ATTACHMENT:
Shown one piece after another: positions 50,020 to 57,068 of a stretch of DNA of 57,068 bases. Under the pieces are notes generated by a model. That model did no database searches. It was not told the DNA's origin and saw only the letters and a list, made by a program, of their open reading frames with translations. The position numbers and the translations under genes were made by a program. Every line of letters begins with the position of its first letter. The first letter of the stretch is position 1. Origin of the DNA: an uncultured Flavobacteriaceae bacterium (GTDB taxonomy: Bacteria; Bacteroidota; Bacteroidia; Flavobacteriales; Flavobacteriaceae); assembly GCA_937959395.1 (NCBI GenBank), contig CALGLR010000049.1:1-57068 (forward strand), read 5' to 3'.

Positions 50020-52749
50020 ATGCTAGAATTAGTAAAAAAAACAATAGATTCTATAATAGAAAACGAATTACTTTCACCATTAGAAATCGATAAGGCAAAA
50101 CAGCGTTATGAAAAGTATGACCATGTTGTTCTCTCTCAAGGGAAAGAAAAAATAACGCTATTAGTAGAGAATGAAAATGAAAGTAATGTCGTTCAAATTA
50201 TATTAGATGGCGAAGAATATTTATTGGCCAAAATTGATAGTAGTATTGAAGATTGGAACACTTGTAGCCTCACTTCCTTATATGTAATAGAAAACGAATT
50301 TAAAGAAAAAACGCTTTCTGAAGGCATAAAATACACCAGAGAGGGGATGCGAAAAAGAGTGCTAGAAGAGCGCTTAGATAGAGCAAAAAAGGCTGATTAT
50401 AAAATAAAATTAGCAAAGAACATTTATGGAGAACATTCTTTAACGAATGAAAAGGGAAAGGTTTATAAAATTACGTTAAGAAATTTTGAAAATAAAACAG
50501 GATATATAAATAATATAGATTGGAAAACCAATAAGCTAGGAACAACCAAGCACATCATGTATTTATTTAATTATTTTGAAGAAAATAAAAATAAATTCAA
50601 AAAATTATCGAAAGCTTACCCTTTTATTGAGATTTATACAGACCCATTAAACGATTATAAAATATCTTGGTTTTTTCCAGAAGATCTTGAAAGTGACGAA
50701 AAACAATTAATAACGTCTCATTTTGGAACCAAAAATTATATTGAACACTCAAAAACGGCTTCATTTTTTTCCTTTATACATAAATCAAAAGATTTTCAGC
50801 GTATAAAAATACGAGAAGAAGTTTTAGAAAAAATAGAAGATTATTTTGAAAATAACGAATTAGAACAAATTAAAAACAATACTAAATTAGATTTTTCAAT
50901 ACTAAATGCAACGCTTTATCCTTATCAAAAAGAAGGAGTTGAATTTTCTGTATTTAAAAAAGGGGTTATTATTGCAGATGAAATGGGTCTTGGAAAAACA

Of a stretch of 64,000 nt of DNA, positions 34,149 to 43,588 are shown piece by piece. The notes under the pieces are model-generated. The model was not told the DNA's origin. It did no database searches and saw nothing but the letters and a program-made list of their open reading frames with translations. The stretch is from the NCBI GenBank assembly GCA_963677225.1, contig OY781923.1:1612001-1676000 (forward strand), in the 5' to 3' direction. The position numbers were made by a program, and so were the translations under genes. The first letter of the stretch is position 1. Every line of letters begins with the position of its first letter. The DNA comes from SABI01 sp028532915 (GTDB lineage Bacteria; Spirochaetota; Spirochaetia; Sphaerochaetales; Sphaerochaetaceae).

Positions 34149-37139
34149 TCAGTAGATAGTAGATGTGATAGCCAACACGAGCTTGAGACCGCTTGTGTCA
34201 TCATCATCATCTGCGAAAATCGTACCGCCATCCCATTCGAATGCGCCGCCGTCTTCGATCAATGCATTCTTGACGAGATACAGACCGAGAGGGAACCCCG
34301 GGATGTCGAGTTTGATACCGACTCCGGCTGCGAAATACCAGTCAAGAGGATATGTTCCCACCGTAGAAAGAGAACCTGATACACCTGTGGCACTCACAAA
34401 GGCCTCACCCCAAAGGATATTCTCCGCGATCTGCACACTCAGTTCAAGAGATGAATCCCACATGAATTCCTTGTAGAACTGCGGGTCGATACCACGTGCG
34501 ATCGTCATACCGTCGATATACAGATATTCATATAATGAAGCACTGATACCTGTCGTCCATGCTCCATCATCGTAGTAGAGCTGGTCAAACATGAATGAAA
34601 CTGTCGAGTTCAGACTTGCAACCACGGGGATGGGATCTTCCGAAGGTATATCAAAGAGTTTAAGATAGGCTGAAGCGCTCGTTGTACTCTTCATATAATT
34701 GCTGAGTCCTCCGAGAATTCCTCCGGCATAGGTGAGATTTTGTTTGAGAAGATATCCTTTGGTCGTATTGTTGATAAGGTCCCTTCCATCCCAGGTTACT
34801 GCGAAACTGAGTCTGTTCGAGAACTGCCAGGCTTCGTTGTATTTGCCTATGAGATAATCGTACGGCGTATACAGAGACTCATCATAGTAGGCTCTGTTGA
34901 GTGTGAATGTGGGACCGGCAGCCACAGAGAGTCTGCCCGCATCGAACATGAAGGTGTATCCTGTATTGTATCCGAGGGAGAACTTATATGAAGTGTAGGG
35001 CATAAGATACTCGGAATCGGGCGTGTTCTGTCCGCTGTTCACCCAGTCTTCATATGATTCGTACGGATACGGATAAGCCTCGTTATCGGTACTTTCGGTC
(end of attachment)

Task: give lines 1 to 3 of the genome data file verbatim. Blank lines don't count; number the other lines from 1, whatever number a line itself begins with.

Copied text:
Shown one piece after another: positions 50,020 to 57,068 of a stretch of DNA of 57,068 bases. Under the pieces are notes generated by a model. That model did no database searches. It was not told the DNA's origin and saw only the letters and a list, made by a program, of their open reading frames with translations. The position numbers and the translations under genes were made by a program. Every line of letters begins with the position of its first letter. The first letter of the stretch is position 1. Origin of the DNA: an uncultured Flavobacteriaceae bacterium (GTDB taxonomy: Bacteria; Bacteroidota; Bacteroidia; Flavobacteriales; Flavobacteriaceae); assembly GCA_937959395.1 (NCBI GenBank), contig CALGLR010000049.1:1-57068 (forward strand), read 5' to 3'.

Positions 50020-52749
50020 ATGCTAGAATTAGTAAAAAAAACAATAGATTCTATAATAGAAAACGAATTACTTTCACCATTAGAAATCGATAAGGCAAAA